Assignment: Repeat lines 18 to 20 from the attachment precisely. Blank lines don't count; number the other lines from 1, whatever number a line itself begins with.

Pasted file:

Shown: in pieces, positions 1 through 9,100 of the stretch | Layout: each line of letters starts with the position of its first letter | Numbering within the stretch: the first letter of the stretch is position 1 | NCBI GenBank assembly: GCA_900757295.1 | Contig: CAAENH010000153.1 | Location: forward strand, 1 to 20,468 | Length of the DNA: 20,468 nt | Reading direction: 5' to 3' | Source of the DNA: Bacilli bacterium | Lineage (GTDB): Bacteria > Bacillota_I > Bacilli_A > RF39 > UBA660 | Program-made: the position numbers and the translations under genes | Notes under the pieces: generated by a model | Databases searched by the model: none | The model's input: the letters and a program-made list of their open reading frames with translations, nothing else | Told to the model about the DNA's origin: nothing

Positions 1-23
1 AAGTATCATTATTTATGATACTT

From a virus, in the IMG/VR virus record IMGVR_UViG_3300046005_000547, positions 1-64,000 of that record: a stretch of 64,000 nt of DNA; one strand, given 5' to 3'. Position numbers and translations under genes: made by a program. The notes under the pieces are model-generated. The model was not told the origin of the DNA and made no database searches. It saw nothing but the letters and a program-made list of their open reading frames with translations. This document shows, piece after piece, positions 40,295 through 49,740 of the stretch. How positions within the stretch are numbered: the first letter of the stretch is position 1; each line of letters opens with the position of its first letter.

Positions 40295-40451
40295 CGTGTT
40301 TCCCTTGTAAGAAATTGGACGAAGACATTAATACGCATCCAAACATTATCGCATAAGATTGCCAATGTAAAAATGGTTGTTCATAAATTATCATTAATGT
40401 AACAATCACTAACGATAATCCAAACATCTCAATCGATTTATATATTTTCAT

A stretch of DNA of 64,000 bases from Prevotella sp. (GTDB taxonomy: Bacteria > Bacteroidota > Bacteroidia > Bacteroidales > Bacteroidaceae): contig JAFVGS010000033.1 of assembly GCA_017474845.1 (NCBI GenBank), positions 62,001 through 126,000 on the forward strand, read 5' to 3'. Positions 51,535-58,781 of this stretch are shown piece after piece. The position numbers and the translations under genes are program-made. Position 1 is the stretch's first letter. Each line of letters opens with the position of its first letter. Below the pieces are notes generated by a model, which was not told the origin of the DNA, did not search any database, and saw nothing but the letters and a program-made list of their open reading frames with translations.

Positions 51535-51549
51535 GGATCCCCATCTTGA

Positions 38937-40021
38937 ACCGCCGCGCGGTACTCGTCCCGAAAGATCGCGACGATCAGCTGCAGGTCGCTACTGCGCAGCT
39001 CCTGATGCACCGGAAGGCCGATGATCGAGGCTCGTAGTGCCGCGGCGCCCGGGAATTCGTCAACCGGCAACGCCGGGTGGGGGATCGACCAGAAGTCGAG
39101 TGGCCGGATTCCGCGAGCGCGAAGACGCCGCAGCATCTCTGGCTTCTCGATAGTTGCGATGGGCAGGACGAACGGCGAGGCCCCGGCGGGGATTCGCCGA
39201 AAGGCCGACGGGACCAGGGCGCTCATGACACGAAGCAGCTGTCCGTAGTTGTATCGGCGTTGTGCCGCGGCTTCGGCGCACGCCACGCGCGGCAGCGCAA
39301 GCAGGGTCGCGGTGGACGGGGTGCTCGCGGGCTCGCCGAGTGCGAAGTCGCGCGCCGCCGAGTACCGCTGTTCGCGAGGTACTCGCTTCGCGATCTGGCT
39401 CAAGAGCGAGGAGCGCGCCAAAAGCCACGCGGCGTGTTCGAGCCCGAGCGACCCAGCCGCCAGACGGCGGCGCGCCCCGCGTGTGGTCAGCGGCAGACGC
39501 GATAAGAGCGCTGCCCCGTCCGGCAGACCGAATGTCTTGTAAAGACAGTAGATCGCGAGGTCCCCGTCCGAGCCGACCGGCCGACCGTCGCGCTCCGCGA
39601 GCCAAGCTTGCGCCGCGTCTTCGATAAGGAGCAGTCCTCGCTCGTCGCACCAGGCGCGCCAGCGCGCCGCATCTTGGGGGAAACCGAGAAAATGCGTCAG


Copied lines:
39401 CAAGAGCGAGGAGCGCGCCAAAAGCCACGCGGCGTGTTCGAGCCCGAGCGACCCAGCCGCCAGACGGCGGCGCGCCCCGCGTGTGGTCAGCGGCAGACGC
39501 GATAAGAGCGCTGCCCCGTCCGGCAGACCGAATGTCTTGTAAAGACAGTAGATCGCGAGGTCCCCGTCCGAGCCGACCGGCCGACCGTCGCGCTCCGCGA
39601 GCCAAGCTTGCGCCGCGTCTTCGATAAGGAGCAGTCCTCGCTCGTCGCACCAGGCGCGCCAGCGCGCCGCATCTTGGGGGAAACCGAGAAAATGCGTCAG